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AI in Education Bi-weekly Digest - Issue #15




Welcome to our latest #14 newsletter! We're here to bring you up-to-date with the most interesting developments in the world of artificial intelligence (AI) and education. This edition is brimming with engaging content, from exciting upcoming events that showcase innovative teaching technologies, to news and interviews with AI experts on its impact on job markets and education. We've also curated thought-provoking articles that delve into the role of AI in education, its potential pitfalls, and the guidelines that can help navigate its implementation. Plus, we spotlight some novel AI tools and resources that could revolutionize the way we teach, learn, and create. Whether you're an educator, student, or tech enthusiast, there's something for everyone in this issue. So, let's dive right in!


Upcoming Events:

[Physical Workshop] Idea Incubation Series: Elevate Learning with Emerging Tech - The CEI Idea Incubation Series, organized by the Center for Education Innovation (CEI), is a platform that showcases teaching innovations and emerging technologies for teaching and learning. The series will feature a variety of generative AI tools, including ChatGPT and Mid-Journey, as well as a specialized gamified teaching and learning course designed for Graduate Teaching Assistants (GTAs). These interactive workshops will provide hands-on practice sessions. Mark your calendars for this exciting event taking place on November 14, 27, and 29, 2023, from 12:30 to 14:00. The event will be held at Room 6558 (Lift 27/28) at The Hong Kong University of Science and Technology.


News and Interviews:

The #1 Job That's Most Exposed to AI, According to Expert - CNN interviewed Professor Robert Seamans, an expert in the field of artificial intelligence and its impact on job markets. In the discussion, Prof. Seamans sheds light on the extent to which AI is poised to affect various professions, highlighting the varying degrees of vulnerability across different industries.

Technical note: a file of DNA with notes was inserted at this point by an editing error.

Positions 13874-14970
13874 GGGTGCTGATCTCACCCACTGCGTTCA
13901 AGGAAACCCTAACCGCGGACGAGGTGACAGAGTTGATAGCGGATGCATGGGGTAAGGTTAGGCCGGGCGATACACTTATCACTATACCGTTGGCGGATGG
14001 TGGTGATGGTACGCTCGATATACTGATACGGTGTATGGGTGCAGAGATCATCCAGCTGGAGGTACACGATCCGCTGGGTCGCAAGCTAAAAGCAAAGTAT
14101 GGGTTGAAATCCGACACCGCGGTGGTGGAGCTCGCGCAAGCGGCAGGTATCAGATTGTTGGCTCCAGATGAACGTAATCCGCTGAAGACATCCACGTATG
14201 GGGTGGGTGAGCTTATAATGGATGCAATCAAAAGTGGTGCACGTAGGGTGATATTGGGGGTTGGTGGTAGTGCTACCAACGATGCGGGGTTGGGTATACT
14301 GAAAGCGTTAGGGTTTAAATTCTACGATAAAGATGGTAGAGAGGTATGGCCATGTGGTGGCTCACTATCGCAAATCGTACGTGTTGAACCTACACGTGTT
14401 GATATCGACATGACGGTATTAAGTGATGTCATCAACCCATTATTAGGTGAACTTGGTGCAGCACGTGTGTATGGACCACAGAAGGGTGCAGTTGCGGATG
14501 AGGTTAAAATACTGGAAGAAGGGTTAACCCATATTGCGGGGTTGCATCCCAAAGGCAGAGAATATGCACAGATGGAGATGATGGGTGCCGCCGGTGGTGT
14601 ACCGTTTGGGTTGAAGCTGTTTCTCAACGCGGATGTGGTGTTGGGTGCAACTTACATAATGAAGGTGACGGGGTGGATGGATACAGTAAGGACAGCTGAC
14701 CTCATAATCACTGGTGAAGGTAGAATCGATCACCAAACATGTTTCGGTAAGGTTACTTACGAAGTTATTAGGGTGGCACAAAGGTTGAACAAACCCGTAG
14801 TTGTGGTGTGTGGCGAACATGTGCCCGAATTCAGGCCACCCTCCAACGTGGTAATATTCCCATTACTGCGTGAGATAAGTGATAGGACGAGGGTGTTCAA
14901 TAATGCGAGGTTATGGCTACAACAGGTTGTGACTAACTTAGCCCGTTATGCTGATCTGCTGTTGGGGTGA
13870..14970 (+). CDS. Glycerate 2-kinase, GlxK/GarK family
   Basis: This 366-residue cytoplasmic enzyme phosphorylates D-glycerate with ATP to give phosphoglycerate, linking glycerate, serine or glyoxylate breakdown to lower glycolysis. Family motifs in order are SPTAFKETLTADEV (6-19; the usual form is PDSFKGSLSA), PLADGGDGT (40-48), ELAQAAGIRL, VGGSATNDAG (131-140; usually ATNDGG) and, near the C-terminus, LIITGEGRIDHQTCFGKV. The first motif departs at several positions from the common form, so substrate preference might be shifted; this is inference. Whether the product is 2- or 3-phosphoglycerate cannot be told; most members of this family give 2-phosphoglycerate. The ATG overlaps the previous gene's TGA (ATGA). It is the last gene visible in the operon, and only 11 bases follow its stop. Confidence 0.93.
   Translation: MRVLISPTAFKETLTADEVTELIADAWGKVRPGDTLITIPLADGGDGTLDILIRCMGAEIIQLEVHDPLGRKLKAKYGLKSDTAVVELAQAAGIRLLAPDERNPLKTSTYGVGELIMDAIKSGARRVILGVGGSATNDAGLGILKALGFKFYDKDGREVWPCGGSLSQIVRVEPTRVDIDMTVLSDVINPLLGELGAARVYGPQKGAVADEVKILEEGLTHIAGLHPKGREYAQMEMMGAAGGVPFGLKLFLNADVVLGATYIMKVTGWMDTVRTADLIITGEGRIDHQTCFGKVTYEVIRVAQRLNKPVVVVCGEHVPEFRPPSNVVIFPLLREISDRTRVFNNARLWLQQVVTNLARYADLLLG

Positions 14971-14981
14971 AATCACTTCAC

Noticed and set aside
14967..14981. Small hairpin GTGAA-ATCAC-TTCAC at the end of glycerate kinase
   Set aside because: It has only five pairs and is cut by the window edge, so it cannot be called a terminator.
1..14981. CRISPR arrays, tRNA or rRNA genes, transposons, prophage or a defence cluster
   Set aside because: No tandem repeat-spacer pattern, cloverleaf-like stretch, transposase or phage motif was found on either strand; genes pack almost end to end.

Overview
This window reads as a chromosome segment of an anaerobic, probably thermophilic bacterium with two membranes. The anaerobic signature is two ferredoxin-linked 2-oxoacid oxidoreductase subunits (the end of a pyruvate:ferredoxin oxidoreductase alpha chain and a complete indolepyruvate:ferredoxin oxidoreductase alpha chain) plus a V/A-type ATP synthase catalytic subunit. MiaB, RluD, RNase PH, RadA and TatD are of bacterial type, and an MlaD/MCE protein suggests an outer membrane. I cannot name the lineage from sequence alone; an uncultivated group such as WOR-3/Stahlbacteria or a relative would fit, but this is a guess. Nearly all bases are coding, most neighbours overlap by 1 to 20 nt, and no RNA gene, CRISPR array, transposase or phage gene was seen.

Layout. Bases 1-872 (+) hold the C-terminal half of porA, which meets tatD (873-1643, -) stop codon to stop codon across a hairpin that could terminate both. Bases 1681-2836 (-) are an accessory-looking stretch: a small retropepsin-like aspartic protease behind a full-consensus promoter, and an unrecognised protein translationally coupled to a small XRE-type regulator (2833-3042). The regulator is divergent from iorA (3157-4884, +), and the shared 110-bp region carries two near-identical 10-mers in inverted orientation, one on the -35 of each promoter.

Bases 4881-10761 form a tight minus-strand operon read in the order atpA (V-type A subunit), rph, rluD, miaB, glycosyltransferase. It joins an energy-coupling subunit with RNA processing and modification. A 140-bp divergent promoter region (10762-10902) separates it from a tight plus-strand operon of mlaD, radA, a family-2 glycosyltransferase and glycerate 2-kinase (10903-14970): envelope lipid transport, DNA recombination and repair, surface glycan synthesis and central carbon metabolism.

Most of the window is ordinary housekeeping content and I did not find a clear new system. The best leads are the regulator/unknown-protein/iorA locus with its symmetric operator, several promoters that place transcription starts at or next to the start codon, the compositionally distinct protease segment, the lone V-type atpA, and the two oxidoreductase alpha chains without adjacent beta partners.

Elon Mush Tells Rishi Sunak AI Will Put An End to Work - Tech billionaire Elon Musk predicted during a conversation with UK Prime Minister Rishi Sunak that artificial intelligence (AI) would eventually eliminate the need for work. Musk also expressed concerns about humanoid robots and their potential to pursue individuals anywhere. The discussion touched on London's status as an AI hub, the transformative power of AI in education, and the need for regulation.

How Microsoft Is Making A Mess of The News After Replacing Staff with AI - Microsoft's homepage, MSN.com, has been accused of amplifying false and bizarre stories due to its increasing reliance on automation and artificial intelligence (AI) over human editors. The site, which is visited by millions of Americans daily, has undergone a transition from employing over 800 editors in 2018 to relying on AI-based curation. The use of AI has raised concerns about the responsible application of the technology and its potential impact on journalism. Microsoft's recent blunders include publishing false stories and featuring hyper-partisan content from lesser-known sources, prompting criticism from readers and news organizations alike.


How AI Is Helping Baby Boomers Find Kids Who Need A Mentor - The article discusses Eldera, an online platform that uses AI to connect baby boomers with young people who need a mentor. The platform’s mission is to dispel generational stereotypes and foster intergenerational relationships. The platform pairs adults who are at least 60 with young people ages 5-18 for regular video chats. Eldera’s co-founder and CEO, Dana Griffin, believes that the platform has tremendous health benefits for both young and old.


'Most of Our Friends Use AI in Schoolwork' - BBC Young Reporters Theo and Ben conducted a survey among their classmates and found that 31 out of 33 students had used AI in their schoolwork. The students used ChatGPT, an online tool that can answer questions in human-like language, to help with their homework. The article also highlights the potential risks of using AI in education, such as the possibility of incorrect answers. The article concludes by calling for schools to teach pupils about AI and its risks and potential.